Intel's Ultra-Portable Atom: Unveiled


Do you remember the original Pentium 4? It launched at 1.5 GHz and gave us our first bittersweet taste of the NetBurst microarchitecture, which Intel would use to replace the P6 design.

When the Pentium 4 began its life, Intel manufactured the chips on a 180 nm node. The 42 million transistors that went into those first Pentium 4s - internally referred to as Willamettes - occupied a die no less than 217 square millimeters. Keep those figures in mind throughout our overview of Intel’s newest mobile processor and platform. And don’t feel too old; eight years seems like a lifetime, when you’re talking tech.

Mobility, Redefined
Smaller than a Laptop

Intel is formally announcing a brand new processor today that it hopes will drive the next generation of mobile Internet devices.  Perhaps you’re already familiar with the MID concept. Last year, Intel took the wraps off of its McCaslin platform, a seldom-discussed proof-of-concept that never really took off. Nor was it meant to. McCaslin employed Intel’s A100/A110 processor built on 90nm process technology. Those CPUs were derived from Intel’s Pentium M efforts. And while they enabled respectable compute muscle at 3W, imagine running Windows Vista on an 800 MHz desktop. Or don’t. It’s a painful thought. Nevertheless, the A100 and A110 are x86 Intel chips that go into real products, like Samsung’s Q1.

Menlow takes Intel's MID concept from ultra-portable notebooks to pocket-sized devices falling into four different sub-categories.

The MID market is now being broken up into several different categories, including portable navigation, Internet tablets, video players, and handheld gaming. Note the absence of voice communications. Intel has its eye on smartphones, but the current hardware foundation isn’t there yet. We’ll have to wait until 2009/2010 to see what the Apples and Googles of the world do with Intel’s hardware vision. For now, it’s all about adding Internet connectivity to the digital devices you might already tote around with you.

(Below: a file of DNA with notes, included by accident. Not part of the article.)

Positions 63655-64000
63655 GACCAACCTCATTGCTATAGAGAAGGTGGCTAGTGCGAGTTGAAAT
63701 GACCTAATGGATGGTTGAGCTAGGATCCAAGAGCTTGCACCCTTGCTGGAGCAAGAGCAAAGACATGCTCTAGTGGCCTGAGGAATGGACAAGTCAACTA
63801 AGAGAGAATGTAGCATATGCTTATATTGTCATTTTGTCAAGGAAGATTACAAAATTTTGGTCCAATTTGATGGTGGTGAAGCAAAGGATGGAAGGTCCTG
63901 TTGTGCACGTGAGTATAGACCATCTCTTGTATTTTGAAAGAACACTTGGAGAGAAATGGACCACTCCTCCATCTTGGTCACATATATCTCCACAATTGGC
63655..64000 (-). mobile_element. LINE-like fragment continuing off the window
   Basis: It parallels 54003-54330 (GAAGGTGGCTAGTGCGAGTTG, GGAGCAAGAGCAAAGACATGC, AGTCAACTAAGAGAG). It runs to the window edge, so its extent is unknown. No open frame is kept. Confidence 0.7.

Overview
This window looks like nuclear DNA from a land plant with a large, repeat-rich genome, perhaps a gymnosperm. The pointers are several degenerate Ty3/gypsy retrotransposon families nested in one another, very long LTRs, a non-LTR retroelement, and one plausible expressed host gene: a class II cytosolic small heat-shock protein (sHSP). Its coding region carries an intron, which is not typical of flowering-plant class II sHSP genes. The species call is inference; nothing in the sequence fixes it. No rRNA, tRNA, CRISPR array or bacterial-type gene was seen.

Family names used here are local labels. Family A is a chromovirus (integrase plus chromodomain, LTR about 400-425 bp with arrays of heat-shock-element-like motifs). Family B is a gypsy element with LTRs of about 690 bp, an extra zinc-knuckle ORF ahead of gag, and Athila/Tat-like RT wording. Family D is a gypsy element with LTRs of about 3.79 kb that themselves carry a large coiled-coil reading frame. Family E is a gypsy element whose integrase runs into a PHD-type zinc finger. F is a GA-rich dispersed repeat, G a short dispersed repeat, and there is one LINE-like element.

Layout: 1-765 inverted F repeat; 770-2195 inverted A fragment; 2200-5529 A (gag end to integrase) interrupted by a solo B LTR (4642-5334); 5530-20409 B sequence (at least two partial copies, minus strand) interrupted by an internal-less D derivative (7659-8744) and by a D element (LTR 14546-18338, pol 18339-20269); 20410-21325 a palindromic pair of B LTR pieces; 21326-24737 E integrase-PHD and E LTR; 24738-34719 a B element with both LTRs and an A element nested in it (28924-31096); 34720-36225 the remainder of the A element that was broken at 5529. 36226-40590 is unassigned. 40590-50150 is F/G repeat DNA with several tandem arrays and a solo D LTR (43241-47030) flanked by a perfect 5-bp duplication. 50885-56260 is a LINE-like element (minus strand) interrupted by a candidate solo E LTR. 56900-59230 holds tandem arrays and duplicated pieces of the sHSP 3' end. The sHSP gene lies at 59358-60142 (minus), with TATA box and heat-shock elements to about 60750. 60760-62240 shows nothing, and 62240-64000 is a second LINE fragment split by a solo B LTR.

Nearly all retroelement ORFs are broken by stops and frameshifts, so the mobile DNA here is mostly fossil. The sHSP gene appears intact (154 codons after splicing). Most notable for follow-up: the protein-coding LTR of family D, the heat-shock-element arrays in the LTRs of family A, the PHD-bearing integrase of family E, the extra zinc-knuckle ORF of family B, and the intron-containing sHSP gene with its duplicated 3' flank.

“Big deal,” you say. “The Q1 you just mentioned has Wi-Fi access and works with Samsung’s HSPDA modem. My PSP does Wi-Fi. And I don’t mind loading my Archos video player up with hours of content before I hit the road.” All true. However, you’re still faced with several obstacles. The 800 MHz A110 in that Q1 isn’t very beefy. Although it centers on Intel’s mobile technology, a reported three hours of battery life isn’t exactly stunning. And between all three of the examples posited, you have the issue of compatibility to address.

The Menlow platform, now known as Centrino Atom, represents Intel's first ground-up low-power CPU/chipset combination, setting the stage for Moorestown in 2009.

Here’s where Intel’s story gets a bit more compelling. You probably didn’t know this, but Adobe has 160 versions of Flash 7.2 it uses to support the many combinations of mobile devices with different ARM processors and versions of the software stack. The company has to keep creating new versions at the cost of both time and money. Of course, Adobe charges its customers for the development efforts. For Intel’s MIDs, however, Adobe can port its software one time and any derivative hardware platform will use the code. The same goes for audio and video codecs, which can already be a pain when dealing with today’s fragmented portable entertainment device business.

The idea here, according to Pankaj Kedia, director of Intel’s global ecosystem programs, is to make the Internet available wherever you are, rather than have you going to it. Put it in the context of cell phones. Instead of being tied to land lines, cell phones provide the freedom of voice communications wherever you happen to be. Intel’s Kedia sees the same thing happening with the Internet. Rather than searching for somewhere to hook up, MIDs will put the Internet in your pocket with all of the compatibility and performance of a PC. It’s a noble vision for sure, and we haven’t yet heard how all of these devices will achieve ubiquitous connectivity. However, one thing is for sure: the hardware is here and it makes the old McCaslin platform look like child’s play.

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